In truth, branded content has it’s roots back in the 1930s with radio campaigns that were sponsored by brands. The radio show talent actually voiced and endorsed the products themselves. Not long after that, the TV show “Camel News Caravan” took off and was all sponsored by Camel cigarettes.
Then, in the early 2000s, it was “The Hire” that was produced and distributed on the internet and DVDs. It featured a series of short films by Hollywood “A-List” directors, but featured a BMW car in the film, which was the true purpose of the production.
Soon after the launch of BMW films, the DVR came on to the scene and brought with it the ability to skip the ads. Plus, brands have been facing the ever increasing issue of having their ads now NOT seen ever since the onset (and adoption) of mobile media. Now over-the-top (OTT) content just continues to erode the ability of advertisers to get their messages in front of the target.
Branded content as it is considered in it’s truest form and presented by specialty firms is very different than extended ads that may have been produced in the spirit of branded content.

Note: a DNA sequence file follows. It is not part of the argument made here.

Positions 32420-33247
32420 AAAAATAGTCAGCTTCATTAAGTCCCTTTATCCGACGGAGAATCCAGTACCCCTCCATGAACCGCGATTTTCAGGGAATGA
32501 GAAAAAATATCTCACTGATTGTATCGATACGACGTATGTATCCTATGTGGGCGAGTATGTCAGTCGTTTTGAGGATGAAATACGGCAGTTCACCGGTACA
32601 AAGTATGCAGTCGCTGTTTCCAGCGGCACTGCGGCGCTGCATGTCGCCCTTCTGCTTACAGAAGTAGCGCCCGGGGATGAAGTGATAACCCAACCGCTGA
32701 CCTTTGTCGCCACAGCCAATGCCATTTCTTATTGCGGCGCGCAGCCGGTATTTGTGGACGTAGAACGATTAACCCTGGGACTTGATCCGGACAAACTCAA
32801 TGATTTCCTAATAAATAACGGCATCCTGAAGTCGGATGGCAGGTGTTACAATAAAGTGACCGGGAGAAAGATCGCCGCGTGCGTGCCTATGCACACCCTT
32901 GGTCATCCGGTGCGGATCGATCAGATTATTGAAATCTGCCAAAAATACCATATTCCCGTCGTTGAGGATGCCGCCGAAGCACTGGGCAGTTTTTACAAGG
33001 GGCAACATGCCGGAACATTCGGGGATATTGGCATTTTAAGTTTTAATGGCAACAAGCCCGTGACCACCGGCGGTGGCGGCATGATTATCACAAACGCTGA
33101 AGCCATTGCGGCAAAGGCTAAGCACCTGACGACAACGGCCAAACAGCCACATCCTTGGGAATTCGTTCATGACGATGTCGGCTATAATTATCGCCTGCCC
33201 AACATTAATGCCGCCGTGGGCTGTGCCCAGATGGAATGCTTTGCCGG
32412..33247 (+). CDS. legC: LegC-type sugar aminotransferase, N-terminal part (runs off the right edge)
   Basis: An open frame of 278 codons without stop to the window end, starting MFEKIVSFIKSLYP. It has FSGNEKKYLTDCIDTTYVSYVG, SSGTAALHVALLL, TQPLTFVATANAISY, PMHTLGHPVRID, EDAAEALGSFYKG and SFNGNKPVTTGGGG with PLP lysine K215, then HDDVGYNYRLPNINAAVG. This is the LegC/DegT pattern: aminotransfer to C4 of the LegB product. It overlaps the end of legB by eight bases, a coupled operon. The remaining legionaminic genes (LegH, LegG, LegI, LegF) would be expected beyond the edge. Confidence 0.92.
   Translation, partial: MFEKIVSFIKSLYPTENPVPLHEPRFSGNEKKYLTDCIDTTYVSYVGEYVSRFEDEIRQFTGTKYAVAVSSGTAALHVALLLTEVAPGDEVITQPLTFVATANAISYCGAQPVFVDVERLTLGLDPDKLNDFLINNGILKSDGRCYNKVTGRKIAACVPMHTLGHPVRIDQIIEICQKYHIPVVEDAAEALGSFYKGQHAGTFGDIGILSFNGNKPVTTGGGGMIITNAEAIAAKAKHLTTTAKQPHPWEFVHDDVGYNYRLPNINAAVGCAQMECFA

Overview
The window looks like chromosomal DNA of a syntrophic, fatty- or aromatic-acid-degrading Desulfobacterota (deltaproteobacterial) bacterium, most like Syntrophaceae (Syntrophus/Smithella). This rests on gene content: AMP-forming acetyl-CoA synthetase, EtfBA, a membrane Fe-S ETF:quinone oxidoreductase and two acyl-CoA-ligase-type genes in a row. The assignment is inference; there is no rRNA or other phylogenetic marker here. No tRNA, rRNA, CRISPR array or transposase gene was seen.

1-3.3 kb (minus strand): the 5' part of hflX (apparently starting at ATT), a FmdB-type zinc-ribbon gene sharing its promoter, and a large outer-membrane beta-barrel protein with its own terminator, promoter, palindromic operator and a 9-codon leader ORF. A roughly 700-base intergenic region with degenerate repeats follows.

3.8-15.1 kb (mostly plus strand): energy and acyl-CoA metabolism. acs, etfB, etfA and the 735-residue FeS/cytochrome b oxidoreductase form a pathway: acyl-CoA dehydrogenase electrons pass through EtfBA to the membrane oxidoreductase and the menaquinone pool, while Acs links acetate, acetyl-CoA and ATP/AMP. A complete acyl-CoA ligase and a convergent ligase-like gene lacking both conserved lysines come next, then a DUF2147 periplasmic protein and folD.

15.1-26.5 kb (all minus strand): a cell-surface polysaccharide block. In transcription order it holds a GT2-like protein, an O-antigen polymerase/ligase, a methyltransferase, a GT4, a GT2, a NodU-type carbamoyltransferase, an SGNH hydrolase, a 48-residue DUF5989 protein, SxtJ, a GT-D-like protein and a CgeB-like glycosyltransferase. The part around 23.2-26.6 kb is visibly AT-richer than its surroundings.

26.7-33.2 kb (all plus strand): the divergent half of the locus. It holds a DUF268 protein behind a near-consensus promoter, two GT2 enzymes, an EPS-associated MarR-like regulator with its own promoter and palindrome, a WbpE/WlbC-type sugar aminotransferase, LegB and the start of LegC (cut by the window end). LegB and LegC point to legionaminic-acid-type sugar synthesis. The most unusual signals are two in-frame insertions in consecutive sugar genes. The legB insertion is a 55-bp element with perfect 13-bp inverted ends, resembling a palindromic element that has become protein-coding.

Branded content can be short form, but not as short as a typical commercial. It has a story, a theme, and characters that can be developed. It should feel as engaging as any film, TV show, or video production you have ever seen. Remember, if your content includes your logo in the first 30 seconds, it’s probably not branded entertainment — it’s an ad. If you have a celebrity talking about the brand, then it risks being seen as an ad.
There are some great examples of branded content:
- Farmed and Dangerous and The Scarecrow, Chipotle
- Two Bellmen, Marriott
- The Beauty Inside, Intel and Toshiba
- Mutual Rescue™: Eric & Peety – Short Film
Content marketing will continue to evolve for years to come and at an ever increasing rate as brands need to find solutions to deal with the loss of a relevant TV audience. In fact, these days, 88 percent of B2B marketers are using content to market their businesses, up from 86 percent in 2015. True branded entertainment won’t be the single savior of the offline (based) ad industry, but it could be the way advertisers connect with consumers on a deeper level than ever before.